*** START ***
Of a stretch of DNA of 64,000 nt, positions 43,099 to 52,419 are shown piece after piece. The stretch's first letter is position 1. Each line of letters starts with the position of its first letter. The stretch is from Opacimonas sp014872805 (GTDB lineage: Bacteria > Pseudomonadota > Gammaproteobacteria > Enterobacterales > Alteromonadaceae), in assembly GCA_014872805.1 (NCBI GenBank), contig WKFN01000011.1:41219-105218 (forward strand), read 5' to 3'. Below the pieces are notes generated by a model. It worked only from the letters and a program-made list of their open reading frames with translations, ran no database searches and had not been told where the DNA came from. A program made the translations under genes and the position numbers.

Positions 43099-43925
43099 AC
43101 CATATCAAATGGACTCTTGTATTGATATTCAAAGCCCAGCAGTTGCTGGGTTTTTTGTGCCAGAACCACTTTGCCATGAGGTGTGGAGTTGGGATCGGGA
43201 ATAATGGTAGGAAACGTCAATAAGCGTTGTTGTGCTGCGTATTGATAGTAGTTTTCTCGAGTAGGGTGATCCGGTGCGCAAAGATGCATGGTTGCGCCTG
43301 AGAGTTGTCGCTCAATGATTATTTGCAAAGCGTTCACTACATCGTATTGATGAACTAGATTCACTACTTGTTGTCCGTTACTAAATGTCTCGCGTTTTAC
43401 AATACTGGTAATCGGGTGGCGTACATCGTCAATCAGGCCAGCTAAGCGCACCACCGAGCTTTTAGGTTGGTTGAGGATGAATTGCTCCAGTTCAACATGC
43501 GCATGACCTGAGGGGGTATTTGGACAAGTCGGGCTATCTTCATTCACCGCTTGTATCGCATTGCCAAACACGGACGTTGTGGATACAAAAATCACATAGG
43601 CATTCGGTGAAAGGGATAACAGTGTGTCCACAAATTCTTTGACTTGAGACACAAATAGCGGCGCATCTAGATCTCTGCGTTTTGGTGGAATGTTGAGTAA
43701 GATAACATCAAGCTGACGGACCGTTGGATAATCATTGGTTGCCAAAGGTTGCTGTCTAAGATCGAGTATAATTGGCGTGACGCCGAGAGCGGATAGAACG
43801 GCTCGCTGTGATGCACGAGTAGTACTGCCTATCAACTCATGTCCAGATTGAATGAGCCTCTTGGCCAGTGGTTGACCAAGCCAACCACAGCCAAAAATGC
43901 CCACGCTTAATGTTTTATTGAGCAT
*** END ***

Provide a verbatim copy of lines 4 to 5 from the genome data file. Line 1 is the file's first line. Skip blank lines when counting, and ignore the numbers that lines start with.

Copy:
43101 CATATCAAATGGACTCTTGTATTGATATTCAAAGCCCAGCAGTTGCTGGGTTTTTTGTGCCAGAACCACTTTGCCATGAGGTGTGGAGTTGGGATCGGGA
43201 ATAATGGTAGGAAACGTCAATAAGCGTTGTTGTGCTGCGTATTGATAGTAGTTTTCTCGAGTAGGGTGATCCGGTGCGCAAAGATGCATGGTTGCGCCTG